When Sports Compete with Youth Ministry – Part 1

Recently, I have spoken to a number of friends in ministry who are frustrated by sports schedules and the negative impact on their ministries. Here’s the kind of scenario I often hear:

“We had a retreat planned, and the week before students dropped out because of a Basketball game”

“Parents asked me to change the start time of my retreat because of a volleyball tournament”

“How can parents expect their students to grow close to God if they never show up to youth group because of sports”

I am sure you have more of your own stories to share (and I have a few of my own). To be honest, in my early years here in the States, (I am from England), I was shocked by the amount of focus that sports take up for the average student. Like many of you, I have been frustrated in the past when it comes to priorities of sports schedules over church activities. However, for me, I am finding the way I view the sports and ministry determines whether I react in competition or if I partner in teamwork.

Viewing the Situation Differently:

1) Embrace, Don’t Fight: Attacking the school system, parents, and schedules does no good! Our message might be accurate, but it falls on deaf ears when we challenge commitment to the church. In my experience, parents and students will always try to “make it work” for the church when we come alongside them instead of attacking them. It is often in the “come alongside” moments that they are more willing to make it work for our programs. Remember, parents and students are not our enemy, culture is.

2) Understand Parents and Students Better: It’s hard for me to understand parents of teenagers since I am the parent of two toddlers. However, I have made it my goal to ask questions about the reality of sports for parents and their kids. I have some brilliant youth leaders who are parents themselves. I make a point of  listening to what it is like to have a student in sports and try to understand the struggles and pressures on the family. It’s not as clear cut as we might think sometimes… I have acquired much more empathy for parents as they make tough decisions with their kids schedules. Until I am in their shoes, I cannot judge how easy it is to make decisions about sports and church schedules.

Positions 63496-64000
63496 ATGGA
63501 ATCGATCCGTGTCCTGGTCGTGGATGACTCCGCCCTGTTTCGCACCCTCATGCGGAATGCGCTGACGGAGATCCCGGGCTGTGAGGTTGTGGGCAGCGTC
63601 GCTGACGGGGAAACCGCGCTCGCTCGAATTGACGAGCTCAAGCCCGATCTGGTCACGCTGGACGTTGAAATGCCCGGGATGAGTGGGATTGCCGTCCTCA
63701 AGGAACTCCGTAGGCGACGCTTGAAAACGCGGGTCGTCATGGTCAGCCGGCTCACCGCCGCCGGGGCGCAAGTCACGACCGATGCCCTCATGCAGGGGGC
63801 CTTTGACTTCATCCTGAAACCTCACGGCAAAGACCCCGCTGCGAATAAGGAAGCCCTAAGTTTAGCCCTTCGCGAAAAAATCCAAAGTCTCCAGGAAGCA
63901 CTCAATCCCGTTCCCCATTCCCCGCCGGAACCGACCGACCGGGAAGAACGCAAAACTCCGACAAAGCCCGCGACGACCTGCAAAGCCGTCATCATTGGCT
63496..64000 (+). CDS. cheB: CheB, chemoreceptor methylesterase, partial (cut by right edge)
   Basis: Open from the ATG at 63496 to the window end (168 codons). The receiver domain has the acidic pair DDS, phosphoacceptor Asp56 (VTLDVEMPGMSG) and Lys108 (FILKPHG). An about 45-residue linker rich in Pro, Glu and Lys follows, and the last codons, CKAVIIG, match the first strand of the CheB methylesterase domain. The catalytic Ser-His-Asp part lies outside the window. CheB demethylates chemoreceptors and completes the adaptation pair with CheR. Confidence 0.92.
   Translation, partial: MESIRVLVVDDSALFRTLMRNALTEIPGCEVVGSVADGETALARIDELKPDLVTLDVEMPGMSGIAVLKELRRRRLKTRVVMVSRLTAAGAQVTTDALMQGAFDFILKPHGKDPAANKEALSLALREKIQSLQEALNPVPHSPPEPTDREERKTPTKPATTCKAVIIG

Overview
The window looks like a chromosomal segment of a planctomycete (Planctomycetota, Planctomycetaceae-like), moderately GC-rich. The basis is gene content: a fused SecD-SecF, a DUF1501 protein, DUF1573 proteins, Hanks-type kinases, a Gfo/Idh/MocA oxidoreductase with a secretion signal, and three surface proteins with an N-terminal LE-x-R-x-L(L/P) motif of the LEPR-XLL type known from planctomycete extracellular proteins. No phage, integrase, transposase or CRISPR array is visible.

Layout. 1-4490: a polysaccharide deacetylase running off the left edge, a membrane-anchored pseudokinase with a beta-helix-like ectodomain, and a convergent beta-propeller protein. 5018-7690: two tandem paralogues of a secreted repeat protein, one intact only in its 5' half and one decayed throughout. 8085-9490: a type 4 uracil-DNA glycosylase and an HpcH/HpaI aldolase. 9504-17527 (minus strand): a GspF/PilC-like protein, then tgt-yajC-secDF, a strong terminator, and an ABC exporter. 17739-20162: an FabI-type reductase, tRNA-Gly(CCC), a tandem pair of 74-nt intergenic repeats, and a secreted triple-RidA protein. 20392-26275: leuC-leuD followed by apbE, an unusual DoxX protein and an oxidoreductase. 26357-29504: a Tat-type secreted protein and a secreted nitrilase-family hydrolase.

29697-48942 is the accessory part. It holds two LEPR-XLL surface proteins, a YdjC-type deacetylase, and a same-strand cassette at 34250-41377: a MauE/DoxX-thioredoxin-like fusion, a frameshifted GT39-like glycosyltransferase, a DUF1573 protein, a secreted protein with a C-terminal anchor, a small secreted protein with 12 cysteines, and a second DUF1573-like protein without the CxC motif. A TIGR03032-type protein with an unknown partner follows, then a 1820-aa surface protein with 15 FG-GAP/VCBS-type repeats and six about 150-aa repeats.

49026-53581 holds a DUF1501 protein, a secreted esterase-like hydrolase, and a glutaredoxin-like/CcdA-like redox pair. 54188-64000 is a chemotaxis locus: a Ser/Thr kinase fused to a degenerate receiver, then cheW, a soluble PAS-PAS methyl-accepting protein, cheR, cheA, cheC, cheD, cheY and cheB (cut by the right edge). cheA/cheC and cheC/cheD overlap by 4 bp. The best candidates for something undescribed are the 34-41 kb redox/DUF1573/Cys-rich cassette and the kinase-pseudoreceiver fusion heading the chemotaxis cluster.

3) It’s Not About Me: Part of the issue that we face is the false teaching that you and I are ultimately responsible for the faith of students. We are here to partner with parents and not replace them. Deuteronomy 6:7 is clear that parents are to disciple their kids first, not the church.We are here to continue and support what they are already doing. If a parent chooses to have their student miss an event or program in favor of sports, it’s imperative that I leave that responsibility with them and not judge their decision. Even if I have an inkling that they are not prioritizing faith over sports, it is simply not my job to judge.

4) It’s STILL Not About Me: Can I be honest? Much of my struggle in the past has centered around my insecurities and self esteem. Too many of us get bent out of shape because our security and confidence is so tied to whether we have good numbers or whether students pick sports over me and you. When students choose sports over us, we can feel deflated and hurt. Am I right? It’s a hard reality to admit, but I have found that I have to examine my heart regularly on this one. As a caution, anyone in ministry cannot be healthy if they are fueled by the acceptance and security of students. It’s a no win situation and can be disastrous.